MEXICO CITY — An accusation that a woman was gang-raped by traditional authorities has rattled a Mexican town still ruled by ancient Indian customs.
The dispute involves volunteer community police known as "rondas" in the town of Ocotepec. The victim _ whose name has not been released _ claimed she was raped by the men at the community's unofficial jail on April 10.
Ocotepec is a centuries-old Nahuatl Indian village that has been incorporated into the resort city of Cuernavaca, just south of Mexico City. Its traditional authorities are allowed to act on some matters, but have no legal status.
Defending Indian customs _ including consensus decision making and community work details _ has been an important struggle for the town. Residents say they won't defend any rapists in their midst, but hope the case won't be used to crush their traditional system.
But Carlos Felix Gaxiola, a spokesman for the state Attorney General's Office, said the case highlights the need to regulate the "usage and customs" system of traditionally elected, volunteer authorities.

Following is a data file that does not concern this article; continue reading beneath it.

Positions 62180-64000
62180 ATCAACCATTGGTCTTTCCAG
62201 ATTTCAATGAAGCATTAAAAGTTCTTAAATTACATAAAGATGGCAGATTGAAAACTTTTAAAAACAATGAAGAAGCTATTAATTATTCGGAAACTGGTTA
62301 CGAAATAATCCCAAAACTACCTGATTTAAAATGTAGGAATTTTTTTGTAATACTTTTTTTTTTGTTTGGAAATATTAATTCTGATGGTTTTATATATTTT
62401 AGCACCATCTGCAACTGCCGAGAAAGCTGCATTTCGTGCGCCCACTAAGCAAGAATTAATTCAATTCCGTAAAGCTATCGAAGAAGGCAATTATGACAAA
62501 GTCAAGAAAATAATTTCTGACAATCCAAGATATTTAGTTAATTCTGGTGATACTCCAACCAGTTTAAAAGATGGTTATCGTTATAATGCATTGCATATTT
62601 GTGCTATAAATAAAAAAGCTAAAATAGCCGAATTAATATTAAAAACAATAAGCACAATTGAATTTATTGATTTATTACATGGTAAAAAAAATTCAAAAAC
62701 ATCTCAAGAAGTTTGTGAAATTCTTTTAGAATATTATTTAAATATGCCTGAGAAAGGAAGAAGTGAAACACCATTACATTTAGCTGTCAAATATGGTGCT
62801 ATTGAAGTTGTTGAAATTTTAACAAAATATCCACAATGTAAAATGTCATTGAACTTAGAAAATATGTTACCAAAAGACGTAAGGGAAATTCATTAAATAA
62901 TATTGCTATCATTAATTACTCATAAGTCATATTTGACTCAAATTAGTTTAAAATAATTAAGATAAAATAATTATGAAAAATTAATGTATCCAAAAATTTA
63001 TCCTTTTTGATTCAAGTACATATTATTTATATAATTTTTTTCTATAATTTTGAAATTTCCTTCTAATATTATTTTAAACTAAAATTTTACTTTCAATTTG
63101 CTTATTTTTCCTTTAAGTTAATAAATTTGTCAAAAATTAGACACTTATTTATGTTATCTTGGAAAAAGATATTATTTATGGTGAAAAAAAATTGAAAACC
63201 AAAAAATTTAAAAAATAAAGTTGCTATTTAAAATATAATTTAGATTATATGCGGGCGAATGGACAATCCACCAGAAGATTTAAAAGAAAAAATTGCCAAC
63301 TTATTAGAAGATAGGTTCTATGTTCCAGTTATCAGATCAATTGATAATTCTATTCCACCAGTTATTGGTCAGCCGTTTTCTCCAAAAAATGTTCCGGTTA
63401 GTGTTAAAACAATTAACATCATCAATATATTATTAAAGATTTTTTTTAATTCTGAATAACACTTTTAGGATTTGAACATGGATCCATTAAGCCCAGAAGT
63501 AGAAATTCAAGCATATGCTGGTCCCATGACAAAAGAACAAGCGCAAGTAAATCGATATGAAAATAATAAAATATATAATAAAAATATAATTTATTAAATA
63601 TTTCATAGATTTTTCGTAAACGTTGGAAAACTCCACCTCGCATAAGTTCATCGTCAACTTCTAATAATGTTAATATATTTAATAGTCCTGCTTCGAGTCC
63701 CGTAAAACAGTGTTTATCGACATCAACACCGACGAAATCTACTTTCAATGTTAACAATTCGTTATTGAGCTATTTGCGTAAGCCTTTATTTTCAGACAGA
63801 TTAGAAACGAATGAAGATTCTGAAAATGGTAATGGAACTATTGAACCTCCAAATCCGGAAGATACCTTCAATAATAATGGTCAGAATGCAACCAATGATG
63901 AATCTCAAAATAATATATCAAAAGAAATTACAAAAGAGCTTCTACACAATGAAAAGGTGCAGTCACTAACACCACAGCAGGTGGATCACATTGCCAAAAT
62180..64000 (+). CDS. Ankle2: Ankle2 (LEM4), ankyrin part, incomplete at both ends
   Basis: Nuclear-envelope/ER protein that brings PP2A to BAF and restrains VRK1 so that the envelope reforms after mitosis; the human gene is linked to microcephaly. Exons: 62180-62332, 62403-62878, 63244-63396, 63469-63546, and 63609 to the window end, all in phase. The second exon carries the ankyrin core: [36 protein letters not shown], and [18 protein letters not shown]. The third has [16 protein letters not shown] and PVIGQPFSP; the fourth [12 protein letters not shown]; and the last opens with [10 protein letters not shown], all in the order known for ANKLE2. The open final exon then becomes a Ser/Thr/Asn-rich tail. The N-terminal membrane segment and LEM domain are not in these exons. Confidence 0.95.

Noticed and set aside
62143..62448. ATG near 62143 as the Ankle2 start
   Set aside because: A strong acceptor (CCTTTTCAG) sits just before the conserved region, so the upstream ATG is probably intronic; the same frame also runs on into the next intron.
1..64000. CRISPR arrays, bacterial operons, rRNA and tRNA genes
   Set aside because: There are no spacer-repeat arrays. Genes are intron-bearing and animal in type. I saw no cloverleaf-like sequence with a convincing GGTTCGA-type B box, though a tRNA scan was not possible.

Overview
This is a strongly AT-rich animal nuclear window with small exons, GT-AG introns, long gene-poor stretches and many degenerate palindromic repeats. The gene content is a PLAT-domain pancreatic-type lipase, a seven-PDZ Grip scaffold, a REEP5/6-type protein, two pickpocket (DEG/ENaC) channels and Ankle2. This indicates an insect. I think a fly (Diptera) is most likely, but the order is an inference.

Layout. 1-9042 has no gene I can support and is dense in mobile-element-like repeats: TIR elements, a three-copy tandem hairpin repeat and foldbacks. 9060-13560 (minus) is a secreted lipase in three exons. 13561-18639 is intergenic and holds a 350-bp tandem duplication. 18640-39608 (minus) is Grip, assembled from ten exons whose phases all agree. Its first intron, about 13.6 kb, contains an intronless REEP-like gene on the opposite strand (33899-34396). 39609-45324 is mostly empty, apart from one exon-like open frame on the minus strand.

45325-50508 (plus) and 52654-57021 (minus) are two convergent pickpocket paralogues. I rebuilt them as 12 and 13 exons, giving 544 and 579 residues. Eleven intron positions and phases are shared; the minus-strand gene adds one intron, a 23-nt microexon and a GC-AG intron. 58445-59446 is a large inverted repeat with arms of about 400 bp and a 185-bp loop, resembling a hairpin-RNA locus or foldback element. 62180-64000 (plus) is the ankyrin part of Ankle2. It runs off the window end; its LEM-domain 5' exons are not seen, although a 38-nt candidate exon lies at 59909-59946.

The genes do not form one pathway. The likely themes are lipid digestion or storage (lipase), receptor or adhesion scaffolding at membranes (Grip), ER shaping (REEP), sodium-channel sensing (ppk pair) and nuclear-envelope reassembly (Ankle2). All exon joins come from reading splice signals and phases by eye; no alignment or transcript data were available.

Such authorities have legal recognition in other parts of the country.
Medical examinations showed the victim, about 20, had been raped and investigators are trying to determine how many men were involved, Felix Gaxiola said Wednesday.
"They do community protection work, but they are not police, they are not trained or certified. ... They operate outside of the regulatory framework," said Felix Gaxiola.
The traditional cops say they picked the woman up off the streets, unconscious and apparently drunk, after a resident reported her presence and said she appeared to have been sexually assaulted. Those cops have not been named or arrested.
But the woman denied that she had been sexually assaulted before the traditional authorities picked her up. She told investigators she was conscious and that the police took her to the informal jail for no reason. She said she was raped at the jail and hospitalized for three days because of the injuries she sustained.
Marcial Belmonte, a former town leader, said he supports the investigation into the case, but worries it might be used to try to eliminate the traditional system.
"We won't cover up for anybody. The whole town is demanding an investigation," Belmonte said. "This has no place in the customs and usage system ... because respect for women is a central point."
The government of the state of Morelos, where Cuernavaca is located, has offered to train the traditional police.
Usage-and-customs systems have been criticized on human rights grounds before. In 2007, a female candidate for a local government post in Oaxaca filed a complaint after traditional authorities told her she couldn't run because she is a woman.